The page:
The east window of the chancel, c. 1340, has three trefoiled lights with net tracery in a two-centred head. The external label is modern. To north and south of it are two 15th-century image brackets with heads of angels beneath them. They are further enriched, in one case with bands of foliage, and in the other with small foliate bosses. The north wall is now without openings, but at the west externally are traces—part of the sill and one jamb—of a low side window of uncertain date. There is also a modern blocked north door apparently for an intended vestry, since it is only inserted in the inner face of the wall and has never been cut completely through. At the east, in the south wall, is a 15th-century piscina of unusual design. The lower part is a fairly deep niche with a three-centred head continuously chamfered, which was closed with a door, one hinge pin remaining. The basin projects from the wall and is moulded and semi-octagonal in form, the back of the basin, with its foliate drain, being carried back to about the line of the door. Above this are two small pointed recesses for the cruets. In the middle of the wall is a priest's door, c. 1340, with a continuously moulded internal reveal and drop rear arch, and externally of two wave-moulded orders with a pointed head and ogee label with head drips. On either side of this is a two-light window. That to the east is of two trefoiled lights contemporary with the door, the head cut out of a single slab. The other window is of 15th-century date and has two cinquefoiled lights with a square-headed external label with one drip at the east in the form of a mitred head. At the west the label butts against the east wall of the tower. The chancel arch is of 15th-century date and is of two moulded orders and fourcentred form and has no responds, the opening being the full width of the chancel. The outer order, moulded with a hollow chamfer, a fillet and a casement, is stopped on a band of well-modelled foliage. The inner order rests upon moulded three-sided capitals with short wall shafts of similar form carried on conical corbels, one with a human head, the other with foliage only, but foliage of very unusual character, founded on thistle leaves, and evidently belonging to the same school as the work at Christchurch Priory. Externally the north wall of the chancel shows a considerable irregularity of build. It is mainly of knapped flint rubble, but there are patches of the original whole flint rubble. The east wall is more regular and is almost entirely of knapped flints. The south wall is mainly of whole flints and appears to have been less rebuilt than the others. The eastern angles have heavy green sandstone quoins, probably old work re-used. The south-east corner of the tower has been rebuilt, but at the north-east is the original weather table showing that the height and pitch of the early chancel roof were about the same as those of the nave, and the original wall much higher than it is now.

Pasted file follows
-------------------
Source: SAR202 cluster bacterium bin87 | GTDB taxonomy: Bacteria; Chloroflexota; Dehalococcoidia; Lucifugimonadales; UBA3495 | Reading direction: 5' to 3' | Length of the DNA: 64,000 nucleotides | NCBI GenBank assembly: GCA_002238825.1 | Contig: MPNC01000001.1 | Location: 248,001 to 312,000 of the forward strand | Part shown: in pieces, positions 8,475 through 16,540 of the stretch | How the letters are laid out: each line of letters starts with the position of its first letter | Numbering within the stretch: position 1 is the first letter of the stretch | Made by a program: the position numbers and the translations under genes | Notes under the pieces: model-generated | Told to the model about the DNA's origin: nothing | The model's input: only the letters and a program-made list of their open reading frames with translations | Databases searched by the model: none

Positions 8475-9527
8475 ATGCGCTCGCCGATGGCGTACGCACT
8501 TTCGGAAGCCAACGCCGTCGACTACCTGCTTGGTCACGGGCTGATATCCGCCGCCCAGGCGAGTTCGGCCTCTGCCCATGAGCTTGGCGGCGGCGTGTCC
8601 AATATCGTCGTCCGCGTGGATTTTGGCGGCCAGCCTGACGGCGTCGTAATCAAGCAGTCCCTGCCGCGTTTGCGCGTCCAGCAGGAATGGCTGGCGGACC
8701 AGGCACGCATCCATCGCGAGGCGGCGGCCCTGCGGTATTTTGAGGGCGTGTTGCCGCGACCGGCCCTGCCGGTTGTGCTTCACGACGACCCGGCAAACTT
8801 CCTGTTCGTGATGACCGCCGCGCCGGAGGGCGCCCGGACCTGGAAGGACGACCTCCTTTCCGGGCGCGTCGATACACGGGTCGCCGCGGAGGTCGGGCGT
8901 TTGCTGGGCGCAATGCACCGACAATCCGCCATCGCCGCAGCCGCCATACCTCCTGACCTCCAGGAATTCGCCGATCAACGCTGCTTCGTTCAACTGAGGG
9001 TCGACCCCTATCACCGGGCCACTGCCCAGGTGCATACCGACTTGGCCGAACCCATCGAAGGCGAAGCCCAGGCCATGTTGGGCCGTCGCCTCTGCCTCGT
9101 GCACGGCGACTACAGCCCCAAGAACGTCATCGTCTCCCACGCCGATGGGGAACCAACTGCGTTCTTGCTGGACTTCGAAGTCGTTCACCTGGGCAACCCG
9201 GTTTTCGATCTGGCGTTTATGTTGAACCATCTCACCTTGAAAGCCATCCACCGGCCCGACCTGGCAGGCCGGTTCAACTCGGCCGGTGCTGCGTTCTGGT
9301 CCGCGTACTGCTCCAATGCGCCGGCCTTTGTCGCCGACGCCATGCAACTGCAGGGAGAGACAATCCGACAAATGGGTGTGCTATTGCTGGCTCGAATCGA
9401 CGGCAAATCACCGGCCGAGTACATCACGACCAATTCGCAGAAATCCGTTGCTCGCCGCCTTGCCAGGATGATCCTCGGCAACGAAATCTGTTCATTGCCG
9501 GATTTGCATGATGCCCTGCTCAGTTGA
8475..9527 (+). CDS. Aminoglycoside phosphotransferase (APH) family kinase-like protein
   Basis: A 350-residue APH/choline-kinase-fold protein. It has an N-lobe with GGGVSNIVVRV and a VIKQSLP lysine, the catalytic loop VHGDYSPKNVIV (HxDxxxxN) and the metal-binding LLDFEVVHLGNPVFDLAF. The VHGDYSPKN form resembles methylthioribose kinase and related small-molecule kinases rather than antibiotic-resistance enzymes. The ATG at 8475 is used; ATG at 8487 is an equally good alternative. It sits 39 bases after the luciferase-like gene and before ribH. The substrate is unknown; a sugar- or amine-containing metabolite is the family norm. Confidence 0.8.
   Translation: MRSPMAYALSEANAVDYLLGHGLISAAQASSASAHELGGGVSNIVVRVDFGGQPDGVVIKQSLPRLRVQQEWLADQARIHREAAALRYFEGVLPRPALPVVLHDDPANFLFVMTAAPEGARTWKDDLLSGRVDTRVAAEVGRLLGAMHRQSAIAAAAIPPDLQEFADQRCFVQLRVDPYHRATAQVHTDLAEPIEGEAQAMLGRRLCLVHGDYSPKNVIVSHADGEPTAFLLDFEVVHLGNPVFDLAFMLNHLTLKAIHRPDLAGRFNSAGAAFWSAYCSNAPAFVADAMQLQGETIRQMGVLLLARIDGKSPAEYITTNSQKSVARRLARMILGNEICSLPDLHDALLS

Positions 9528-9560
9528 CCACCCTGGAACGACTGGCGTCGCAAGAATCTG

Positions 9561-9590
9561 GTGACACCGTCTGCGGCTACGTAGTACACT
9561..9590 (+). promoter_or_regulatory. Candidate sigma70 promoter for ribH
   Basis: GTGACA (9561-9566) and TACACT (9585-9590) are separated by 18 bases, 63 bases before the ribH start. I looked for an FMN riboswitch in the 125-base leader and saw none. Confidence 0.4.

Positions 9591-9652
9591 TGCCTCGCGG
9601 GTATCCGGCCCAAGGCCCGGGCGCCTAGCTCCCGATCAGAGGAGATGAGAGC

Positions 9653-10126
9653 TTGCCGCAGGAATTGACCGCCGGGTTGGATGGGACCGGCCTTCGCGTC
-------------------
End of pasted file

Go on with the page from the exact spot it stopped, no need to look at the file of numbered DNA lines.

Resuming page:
The central tower originally had a first floor about